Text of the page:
DoH Update and DNS over TLS

I’ve been updating my DoH code again. It should now match RFC8484 and can be found on github here.

  • DNS wire format requests are now on /dns-query rather than /query
  • Change Content-Type to applicaton/dns-message
  • JSON format requests are now on /resolve
  • Made the dns-to-https-proxy only listen on IPv4 as it was always replying on IPv6

Normally ISPs have rules about running open recursive DNS servers on consumer lines, this is mainly because they can be subject to UDP source forgery and used in DDoS attacks. Because DoH is all TCP based it does not pose the same problem. So I’m going to stand up a version publicly so I can set my phone to use it for a while. I’ll be using nginx to proxy and sticking the following config bock in the http section that serves my https traffic.

location /dns-query {
  proxy_pass https://127.0.0.1:3000/dns-query;
}

location /resolve {
  proxy_pass https://127.0.0.1:3000/resolve;
}

As well as DoH I’ve been looking at setting up DoT (RFC858) for my DNS server. Since bind doesn’t have native support for TLS, this will again be using nginx as a proxy to terminate the TLS connection and then proxy to the bind instance. The following configuration should export port 853 and forward to port 53.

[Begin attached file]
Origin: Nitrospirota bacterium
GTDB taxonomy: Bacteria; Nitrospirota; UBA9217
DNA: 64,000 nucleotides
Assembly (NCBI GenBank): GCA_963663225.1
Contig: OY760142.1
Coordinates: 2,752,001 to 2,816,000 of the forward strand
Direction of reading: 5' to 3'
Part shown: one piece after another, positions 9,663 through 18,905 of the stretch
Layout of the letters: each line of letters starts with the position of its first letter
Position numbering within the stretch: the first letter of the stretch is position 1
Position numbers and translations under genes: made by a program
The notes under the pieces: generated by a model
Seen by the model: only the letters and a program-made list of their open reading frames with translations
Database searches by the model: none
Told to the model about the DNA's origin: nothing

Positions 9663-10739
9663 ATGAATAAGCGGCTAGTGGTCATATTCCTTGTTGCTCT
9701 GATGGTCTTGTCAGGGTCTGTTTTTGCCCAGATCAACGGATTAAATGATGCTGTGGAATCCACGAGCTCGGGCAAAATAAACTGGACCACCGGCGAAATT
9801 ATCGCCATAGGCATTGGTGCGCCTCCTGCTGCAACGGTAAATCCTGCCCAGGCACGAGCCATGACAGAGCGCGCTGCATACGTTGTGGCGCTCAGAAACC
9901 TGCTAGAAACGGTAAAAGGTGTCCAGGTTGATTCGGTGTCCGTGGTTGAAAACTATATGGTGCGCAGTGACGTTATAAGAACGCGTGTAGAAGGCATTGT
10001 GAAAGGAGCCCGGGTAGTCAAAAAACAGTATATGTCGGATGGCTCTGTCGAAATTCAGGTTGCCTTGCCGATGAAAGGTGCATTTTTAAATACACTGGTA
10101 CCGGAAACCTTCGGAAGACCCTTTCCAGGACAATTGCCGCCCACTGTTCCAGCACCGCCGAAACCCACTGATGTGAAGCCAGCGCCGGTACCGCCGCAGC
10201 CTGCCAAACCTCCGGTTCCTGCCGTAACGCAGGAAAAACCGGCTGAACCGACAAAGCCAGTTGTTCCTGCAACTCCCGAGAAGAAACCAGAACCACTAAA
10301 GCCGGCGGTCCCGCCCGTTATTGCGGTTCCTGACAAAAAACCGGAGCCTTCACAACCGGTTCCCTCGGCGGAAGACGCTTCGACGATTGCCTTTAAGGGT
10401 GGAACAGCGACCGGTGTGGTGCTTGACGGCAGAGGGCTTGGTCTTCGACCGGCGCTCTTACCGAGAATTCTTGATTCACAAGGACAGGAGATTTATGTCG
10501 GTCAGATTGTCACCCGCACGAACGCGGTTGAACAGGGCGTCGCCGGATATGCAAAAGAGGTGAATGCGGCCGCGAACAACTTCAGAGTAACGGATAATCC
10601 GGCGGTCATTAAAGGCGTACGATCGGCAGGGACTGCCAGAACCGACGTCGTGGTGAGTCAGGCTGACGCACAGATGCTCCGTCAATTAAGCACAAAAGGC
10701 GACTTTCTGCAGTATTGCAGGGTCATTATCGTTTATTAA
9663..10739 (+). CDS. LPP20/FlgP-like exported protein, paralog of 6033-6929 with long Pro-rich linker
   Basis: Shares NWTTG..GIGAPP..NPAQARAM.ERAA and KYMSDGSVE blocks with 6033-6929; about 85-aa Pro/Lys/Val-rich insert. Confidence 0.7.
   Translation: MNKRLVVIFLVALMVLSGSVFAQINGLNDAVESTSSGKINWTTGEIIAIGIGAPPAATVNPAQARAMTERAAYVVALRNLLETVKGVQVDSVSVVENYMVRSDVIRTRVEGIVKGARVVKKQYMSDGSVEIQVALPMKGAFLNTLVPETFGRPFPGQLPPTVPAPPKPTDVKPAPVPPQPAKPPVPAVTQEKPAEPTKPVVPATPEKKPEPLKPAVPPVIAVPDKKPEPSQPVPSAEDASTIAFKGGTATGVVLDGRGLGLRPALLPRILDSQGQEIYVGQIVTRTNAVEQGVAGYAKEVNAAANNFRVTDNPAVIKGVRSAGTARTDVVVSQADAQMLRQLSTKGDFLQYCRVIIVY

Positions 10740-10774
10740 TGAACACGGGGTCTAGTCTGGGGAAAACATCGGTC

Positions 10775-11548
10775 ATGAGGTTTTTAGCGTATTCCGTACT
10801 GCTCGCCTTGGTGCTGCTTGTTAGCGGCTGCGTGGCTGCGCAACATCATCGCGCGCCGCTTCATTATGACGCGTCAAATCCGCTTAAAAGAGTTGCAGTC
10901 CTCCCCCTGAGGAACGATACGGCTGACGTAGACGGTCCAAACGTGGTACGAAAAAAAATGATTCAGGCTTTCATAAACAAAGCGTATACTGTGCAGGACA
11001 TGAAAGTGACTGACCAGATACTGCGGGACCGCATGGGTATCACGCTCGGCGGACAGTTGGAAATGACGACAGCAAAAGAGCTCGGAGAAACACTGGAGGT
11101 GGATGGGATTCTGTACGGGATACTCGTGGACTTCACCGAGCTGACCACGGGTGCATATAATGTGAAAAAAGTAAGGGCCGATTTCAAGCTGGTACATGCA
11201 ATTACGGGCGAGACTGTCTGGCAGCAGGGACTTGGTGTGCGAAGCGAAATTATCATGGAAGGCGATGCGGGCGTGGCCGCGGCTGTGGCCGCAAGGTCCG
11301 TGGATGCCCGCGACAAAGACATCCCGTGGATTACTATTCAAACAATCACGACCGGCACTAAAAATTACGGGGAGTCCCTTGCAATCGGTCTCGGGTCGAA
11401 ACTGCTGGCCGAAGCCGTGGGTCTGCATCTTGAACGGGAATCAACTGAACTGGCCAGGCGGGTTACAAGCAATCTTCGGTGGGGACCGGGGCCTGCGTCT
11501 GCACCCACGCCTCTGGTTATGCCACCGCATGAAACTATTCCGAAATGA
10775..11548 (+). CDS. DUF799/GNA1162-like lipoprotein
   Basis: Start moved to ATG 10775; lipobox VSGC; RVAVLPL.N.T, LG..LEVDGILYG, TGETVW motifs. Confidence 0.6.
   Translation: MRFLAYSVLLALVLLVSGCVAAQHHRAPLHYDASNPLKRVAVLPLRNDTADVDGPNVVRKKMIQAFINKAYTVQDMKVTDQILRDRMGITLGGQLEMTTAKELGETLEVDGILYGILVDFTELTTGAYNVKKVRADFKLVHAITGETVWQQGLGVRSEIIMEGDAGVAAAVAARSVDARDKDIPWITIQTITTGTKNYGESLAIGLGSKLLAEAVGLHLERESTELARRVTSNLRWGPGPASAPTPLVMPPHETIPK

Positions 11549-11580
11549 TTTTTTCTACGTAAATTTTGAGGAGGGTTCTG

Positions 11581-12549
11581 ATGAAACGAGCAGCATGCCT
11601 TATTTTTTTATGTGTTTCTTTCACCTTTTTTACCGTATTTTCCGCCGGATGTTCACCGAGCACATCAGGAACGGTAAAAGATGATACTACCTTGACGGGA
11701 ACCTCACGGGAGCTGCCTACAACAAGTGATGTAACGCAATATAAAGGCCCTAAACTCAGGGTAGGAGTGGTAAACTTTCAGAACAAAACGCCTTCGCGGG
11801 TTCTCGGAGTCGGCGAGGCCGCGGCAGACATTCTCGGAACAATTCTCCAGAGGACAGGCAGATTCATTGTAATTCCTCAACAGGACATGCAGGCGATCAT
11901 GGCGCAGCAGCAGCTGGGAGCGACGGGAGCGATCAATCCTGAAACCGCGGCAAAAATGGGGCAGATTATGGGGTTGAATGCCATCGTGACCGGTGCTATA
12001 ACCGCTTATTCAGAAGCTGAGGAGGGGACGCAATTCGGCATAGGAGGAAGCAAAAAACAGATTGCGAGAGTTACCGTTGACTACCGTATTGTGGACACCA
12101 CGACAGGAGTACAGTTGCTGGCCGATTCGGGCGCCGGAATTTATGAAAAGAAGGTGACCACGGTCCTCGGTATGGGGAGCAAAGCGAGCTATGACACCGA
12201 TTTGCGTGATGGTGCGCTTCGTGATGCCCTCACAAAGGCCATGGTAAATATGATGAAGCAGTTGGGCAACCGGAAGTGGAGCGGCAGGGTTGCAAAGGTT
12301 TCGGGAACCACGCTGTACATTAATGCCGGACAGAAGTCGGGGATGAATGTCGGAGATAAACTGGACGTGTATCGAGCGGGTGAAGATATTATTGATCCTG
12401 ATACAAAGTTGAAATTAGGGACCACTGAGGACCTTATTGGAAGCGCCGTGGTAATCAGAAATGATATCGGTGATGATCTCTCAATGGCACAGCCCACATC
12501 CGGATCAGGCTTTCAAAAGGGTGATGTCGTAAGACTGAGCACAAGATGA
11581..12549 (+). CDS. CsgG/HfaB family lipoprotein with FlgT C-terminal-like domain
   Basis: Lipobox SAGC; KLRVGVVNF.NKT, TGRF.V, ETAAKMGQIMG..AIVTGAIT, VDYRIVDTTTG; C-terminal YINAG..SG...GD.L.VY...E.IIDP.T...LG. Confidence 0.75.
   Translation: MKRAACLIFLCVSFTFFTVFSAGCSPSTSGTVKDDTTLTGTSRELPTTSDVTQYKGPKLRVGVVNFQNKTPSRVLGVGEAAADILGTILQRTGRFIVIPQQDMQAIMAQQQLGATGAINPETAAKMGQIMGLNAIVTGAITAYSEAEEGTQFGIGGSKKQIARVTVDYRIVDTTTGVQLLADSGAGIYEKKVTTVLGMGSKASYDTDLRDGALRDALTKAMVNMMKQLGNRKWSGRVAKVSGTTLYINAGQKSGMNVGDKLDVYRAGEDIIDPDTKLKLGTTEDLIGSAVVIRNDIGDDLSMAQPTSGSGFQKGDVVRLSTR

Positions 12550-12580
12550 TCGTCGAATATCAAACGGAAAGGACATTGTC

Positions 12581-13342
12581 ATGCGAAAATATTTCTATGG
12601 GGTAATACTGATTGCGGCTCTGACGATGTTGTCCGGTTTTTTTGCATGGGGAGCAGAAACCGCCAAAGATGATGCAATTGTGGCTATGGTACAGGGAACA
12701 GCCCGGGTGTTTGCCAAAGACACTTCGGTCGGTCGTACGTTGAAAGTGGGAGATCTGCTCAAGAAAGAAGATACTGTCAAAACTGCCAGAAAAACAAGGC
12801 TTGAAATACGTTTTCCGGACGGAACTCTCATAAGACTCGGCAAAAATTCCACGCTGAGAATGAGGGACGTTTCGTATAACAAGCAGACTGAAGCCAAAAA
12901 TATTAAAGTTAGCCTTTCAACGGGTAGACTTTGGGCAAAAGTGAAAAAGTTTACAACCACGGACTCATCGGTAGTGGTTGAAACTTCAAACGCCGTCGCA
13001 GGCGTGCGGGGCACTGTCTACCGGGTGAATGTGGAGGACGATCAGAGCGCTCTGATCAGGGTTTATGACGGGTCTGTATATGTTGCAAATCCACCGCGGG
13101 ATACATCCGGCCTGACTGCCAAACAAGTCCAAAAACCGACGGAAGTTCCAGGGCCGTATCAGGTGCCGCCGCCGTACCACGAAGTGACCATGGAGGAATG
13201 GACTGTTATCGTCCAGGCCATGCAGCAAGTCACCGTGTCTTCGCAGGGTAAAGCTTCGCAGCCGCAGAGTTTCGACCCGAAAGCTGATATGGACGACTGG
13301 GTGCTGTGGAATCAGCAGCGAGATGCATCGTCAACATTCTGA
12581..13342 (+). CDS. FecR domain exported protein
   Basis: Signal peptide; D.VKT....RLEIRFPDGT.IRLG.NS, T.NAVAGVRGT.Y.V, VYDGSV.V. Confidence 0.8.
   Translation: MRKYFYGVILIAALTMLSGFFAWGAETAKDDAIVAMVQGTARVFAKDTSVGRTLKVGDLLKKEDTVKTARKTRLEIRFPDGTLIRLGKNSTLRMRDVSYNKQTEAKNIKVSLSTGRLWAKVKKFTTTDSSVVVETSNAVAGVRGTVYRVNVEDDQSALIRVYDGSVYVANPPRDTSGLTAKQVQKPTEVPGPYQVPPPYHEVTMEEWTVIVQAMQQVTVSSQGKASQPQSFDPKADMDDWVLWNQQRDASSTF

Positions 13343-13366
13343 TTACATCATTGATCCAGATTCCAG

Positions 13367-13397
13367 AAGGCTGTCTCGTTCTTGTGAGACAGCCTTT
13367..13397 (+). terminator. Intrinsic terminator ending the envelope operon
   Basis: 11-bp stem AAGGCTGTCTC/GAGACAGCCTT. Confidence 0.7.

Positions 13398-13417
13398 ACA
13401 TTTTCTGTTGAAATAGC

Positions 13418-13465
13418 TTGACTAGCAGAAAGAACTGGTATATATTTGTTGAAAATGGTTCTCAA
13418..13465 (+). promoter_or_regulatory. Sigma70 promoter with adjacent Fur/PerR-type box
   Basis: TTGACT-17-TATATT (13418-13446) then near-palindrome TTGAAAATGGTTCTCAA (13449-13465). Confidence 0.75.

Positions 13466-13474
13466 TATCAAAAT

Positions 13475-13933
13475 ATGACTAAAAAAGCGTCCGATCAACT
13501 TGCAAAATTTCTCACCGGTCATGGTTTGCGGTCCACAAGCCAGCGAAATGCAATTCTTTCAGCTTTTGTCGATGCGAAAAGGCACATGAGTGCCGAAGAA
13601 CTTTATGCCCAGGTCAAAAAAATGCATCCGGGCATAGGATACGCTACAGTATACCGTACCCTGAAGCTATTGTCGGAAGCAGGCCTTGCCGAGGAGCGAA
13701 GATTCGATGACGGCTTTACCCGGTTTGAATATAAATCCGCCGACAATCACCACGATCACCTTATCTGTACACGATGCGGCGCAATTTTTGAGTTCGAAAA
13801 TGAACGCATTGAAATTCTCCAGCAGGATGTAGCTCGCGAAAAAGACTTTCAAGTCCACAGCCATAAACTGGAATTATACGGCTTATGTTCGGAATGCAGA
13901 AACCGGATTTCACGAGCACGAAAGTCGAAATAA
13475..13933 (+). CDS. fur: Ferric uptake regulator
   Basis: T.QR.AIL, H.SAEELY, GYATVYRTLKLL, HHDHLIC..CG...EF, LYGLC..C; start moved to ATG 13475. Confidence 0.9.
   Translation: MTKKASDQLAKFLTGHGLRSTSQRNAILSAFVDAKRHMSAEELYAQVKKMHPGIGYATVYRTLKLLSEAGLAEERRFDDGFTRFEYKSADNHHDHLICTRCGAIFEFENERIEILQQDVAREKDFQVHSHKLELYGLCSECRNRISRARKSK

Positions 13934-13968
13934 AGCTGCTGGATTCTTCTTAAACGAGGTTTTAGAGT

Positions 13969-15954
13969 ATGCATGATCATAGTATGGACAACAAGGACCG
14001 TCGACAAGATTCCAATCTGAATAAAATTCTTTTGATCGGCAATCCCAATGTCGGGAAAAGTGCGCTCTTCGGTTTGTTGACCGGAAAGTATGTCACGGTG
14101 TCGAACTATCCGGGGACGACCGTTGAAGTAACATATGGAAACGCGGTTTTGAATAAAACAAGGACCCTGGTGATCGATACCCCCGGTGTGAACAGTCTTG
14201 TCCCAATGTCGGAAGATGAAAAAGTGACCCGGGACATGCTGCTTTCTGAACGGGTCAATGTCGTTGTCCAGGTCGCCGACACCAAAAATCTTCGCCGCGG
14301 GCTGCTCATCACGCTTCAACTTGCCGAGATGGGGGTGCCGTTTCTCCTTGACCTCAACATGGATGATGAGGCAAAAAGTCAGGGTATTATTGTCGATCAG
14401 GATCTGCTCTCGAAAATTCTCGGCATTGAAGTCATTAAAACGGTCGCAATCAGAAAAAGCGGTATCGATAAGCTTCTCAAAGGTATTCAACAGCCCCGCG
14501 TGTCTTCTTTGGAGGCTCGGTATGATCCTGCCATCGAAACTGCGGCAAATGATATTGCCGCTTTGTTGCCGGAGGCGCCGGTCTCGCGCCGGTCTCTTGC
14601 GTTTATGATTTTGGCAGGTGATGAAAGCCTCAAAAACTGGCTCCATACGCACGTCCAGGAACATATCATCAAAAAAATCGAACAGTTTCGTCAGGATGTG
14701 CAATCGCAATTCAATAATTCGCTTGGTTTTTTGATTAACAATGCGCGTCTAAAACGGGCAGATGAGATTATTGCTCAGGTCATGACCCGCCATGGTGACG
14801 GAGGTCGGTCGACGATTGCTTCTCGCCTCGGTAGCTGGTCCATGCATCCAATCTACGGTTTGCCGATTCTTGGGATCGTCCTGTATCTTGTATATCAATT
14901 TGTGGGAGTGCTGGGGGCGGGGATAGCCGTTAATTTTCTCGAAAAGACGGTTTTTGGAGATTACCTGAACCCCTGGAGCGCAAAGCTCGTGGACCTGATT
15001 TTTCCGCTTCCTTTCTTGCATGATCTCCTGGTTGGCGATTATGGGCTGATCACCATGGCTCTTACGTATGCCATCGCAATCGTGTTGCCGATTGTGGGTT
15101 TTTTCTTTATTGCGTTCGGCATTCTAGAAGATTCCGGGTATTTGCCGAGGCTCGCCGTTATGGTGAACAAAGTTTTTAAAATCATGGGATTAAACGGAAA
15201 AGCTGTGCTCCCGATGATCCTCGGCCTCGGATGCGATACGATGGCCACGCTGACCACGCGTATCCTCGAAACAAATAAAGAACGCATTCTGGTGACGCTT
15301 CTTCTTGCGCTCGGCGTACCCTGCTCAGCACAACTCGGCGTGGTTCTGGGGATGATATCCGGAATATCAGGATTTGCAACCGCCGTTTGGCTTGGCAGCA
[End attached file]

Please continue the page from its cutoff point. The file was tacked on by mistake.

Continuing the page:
stream {
    upstream dns {
        zone dns 64k;
        server 127.0.0.1:53;
    }

    server {
        listen 853 ssl;
        ssl_certificate /etc/letsencrypt/live/example.com/cert.pem;
        ssl_certificate_key /etc/letsencrypt/live/example.com/privkey.pem;
        proxy_pass dns;
        proxy_bind 127.0.0.2;
    }
}

nginx is running on the same machine as the as bind, but runs different views for internal and external clients based on the IP address of the request came from. The internal view includes 127.0.0.1 which is why the proxy_bind directive is used to make sure the request comes from 127.0.0.2 so it looks like and external address.

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